Happy doctors, happy patients - supporting our healthcare workers

The happiness of your staff has a direct effect on your customers no matter your industry. Whether you’re a grocer, retailer, restauranteur or beauty therapist, employee wellbeing is crucial for business success. Yet for healthcare, the ramifications have a much more detrimental impact.

Workplace related stress not only affects our doctors’ own health - it has a crucial correlation with patient safety. Across two studies, researchers found that staff with higher levels of burnout were up to 63% more likely to make a major medical error compared to their more relaxed colleagues. Work periods of over eight hours were also reported to carry an increased risk of accidents which doubled further at 12 hours. Yet in organisations where doctors’ needs were met, there was a significant increase in reports of happy patients.

More than ever, supporting our healthcare staff and the National Health Service (NHS) is of fundamental importance. Over recent years, it has been clearly established that organisations who keep staff happy and prioritise their doctors’ wellbeing will see a consequential lift in retainment, patient satisfaction, efficiency and quality of care.

Happy doctors happy patients - surgery

Optimising healthcare wellbeing results in happy patients

It goes without saying that being a doctor is not an easy job. On top of the long shifts, emergency on-calls and often traumatising scenes, healthcare professionals are required to remain compassionate, professional and most importantly, provide the most effective medical care to their patients.

There are three key considerations that impact their ability to do so:

The work environment

Working conditions, workplace relationships and ensuring basic needs are met

Competence and ability to complete their job

Training, development, leadership and effective teams

Work/life balance

Autonomy, acceptable work patterns, impact on fatigue and a fair schedule

While each of the above factors are of considerable importance, evidence suggests that the impact of excessive work demands is the most influential on patient care.

Happy doctors happy patients - doctor on phone

Overcoming the impact of healthcare rostering

The healthcare industry is known for its excessive work demands, fostering an unbalanced culture of long shift patterns and missed breaks. But what must be remembered is that doctors and care workers have lives outside their working environment too - and that an adequate work/life balance is necessary to improve their overall wellbeing.

The statistics in overworked doctors aren’t lacking. In one report alone, it was found that nearly half of NHS staff worked beyond their rostered hours in the last year whilst up to 40% reported being unwell due to work stress alone.

The way doctors respond to this ongoing problem is changing. Many are taking matters into their own hands by taking a leave of absence, reducing their working hours, or sadly for some, leaving the profession altogether due to the intensity of the workplace.

 

A fifth of doctors – and a third of GPs – have reduced their hours as they can not cope on a weekly basis. The State of Medical Education and Practice in the UK, 2019

 

Yet there are many opportunities to overcome this mammoth concern.

Tackling this issue - whilst no easy feat - can be achieved a number of methods, just one of which is by investing time into reviewing staff rotas in a way that optimises the way organisations use their resources effectively.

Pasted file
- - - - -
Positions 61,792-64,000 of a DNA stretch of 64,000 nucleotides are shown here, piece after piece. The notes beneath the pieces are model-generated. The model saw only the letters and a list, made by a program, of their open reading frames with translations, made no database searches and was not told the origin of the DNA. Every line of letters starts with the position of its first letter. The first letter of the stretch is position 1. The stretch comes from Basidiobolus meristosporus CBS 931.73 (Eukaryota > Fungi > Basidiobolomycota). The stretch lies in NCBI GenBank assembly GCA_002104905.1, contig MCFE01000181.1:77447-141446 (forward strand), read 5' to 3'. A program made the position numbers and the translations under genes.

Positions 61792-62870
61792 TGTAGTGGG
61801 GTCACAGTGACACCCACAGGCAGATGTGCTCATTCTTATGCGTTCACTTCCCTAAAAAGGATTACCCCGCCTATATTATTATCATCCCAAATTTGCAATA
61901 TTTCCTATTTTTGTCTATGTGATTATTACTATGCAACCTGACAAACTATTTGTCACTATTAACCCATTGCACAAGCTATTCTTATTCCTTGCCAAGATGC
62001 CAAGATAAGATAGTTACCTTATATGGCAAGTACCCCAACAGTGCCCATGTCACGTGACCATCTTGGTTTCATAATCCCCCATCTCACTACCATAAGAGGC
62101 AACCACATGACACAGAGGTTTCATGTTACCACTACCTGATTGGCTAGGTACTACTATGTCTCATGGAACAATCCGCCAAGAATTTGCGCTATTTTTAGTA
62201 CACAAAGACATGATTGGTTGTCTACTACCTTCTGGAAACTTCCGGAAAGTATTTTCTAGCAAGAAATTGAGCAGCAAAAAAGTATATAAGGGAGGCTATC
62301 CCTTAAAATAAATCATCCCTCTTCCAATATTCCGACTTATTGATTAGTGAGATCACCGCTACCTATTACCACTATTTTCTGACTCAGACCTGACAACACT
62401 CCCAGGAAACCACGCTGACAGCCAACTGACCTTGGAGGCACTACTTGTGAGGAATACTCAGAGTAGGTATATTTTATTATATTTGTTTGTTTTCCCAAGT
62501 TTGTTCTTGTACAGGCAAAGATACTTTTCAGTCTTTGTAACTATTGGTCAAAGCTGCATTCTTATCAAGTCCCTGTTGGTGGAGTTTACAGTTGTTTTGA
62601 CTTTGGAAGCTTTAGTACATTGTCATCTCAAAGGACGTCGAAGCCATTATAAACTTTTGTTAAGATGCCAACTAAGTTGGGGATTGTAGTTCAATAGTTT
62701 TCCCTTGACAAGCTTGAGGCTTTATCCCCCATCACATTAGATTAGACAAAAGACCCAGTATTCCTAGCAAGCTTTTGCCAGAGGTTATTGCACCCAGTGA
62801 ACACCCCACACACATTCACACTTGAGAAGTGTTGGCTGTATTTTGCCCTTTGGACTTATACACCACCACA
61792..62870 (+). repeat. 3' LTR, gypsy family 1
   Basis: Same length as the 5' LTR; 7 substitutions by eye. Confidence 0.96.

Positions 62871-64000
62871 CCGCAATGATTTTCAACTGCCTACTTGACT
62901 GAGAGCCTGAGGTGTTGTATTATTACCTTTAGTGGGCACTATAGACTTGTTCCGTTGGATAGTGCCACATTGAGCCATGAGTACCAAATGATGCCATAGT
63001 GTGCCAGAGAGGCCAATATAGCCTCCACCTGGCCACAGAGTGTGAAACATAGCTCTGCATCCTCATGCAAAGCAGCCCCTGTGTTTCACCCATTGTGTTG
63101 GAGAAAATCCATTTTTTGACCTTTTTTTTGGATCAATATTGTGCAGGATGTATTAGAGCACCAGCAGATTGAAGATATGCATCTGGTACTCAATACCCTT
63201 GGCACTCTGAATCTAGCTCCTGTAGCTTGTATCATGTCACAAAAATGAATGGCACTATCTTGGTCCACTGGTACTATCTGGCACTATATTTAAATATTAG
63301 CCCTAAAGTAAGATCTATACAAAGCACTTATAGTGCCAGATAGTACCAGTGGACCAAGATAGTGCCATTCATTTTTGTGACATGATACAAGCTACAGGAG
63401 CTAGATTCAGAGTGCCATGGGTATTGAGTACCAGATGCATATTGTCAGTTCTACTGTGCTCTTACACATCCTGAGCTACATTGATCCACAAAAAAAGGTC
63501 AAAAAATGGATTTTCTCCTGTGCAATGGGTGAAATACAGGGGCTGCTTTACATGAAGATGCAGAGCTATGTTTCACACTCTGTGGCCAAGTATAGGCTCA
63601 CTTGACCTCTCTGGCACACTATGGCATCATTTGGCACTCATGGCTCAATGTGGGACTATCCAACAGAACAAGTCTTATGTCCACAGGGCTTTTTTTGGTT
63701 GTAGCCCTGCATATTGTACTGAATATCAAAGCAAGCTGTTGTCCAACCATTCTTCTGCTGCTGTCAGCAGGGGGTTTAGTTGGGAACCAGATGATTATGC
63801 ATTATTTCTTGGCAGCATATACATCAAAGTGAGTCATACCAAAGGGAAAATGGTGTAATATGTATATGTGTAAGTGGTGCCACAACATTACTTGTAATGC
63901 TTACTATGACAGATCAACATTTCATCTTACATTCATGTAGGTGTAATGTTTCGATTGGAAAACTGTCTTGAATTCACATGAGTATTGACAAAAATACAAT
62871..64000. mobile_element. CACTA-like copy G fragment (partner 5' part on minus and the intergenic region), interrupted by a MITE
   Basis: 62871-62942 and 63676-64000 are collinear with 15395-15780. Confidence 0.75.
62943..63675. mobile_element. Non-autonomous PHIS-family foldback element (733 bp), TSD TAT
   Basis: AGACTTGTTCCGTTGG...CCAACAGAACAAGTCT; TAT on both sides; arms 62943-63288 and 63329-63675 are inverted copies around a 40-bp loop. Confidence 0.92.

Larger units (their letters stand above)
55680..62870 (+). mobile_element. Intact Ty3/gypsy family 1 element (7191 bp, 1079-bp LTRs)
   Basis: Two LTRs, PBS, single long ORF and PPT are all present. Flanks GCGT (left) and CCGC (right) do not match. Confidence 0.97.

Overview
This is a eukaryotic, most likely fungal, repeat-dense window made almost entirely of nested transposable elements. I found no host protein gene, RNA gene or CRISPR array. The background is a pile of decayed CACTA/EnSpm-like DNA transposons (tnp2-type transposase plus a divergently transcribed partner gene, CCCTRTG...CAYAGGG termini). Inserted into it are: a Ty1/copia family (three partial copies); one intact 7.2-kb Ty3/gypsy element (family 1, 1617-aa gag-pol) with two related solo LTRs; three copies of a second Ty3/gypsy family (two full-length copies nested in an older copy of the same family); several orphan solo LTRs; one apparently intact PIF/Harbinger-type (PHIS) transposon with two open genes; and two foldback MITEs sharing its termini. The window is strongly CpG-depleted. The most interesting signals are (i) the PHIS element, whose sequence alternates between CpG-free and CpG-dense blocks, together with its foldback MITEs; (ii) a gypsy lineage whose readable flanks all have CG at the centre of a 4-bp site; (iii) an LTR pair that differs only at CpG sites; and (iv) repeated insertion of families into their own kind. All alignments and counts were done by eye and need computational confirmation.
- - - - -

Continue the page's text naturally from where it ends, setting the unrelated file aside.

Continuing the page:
Standards need to be met that enable realistic forecasting, allowing for varied work patterns, flexible shift swapping and an awareness of doctor fatigue. Rotas also need to be designed to account for entitled breaks which can not only affect job ability but incur a financial penalty if missed.

The most effective way to achieve thoughtful rostering is by instilling a collaborative approach and including workers who understand the demands placed upon them. There must be a clear process in place for all rota coordinators and a constant consideration for the impact of a career in medicine.

Happy doctors happy patients - rota coordinator

Auto scheduling software results in happy doctors and happy patients

According to the NHS’ Good Rostering Guide, technological solutions should be used where possible to support healthcare employees’ wellbeing inclusive of training needs.

The biggest hurdle with intelligent scheduling is overcoming the varying work environments and specialities found in the healthcare industry. But with data-driven software, you can craft smart schedules that combine hundreds of data points to deliver optimised, compliant rostering.

Currently used by healthcare practices across the UK, Rotageek is a workforce management solution that uses historical data, recent trends, event effects and individual requirements to accurately predict labour demand per location by quarter hour increment.

The AI-driven engine not only improves accurate forecasting but also drives employee satisfaction by inputting individual preferences and needs. Doctors have the ability to swap (and pick up) shifts on the platform directly (with set rules and authorisation processes in place) with any changes being updated immediately on the rota. This approach is proven invaluable for employee autonomy and reducing the volume of overworked NHS staff.

Auto scheduling software is critical to reversing the brain drain of UK doctors. As the pressure on the healthcare industry only increases, so does the importance of efficient organisation to improve doctor wellbeing and provide the best possible patient care.

Topics from this blog: scheduling healthcare rostering

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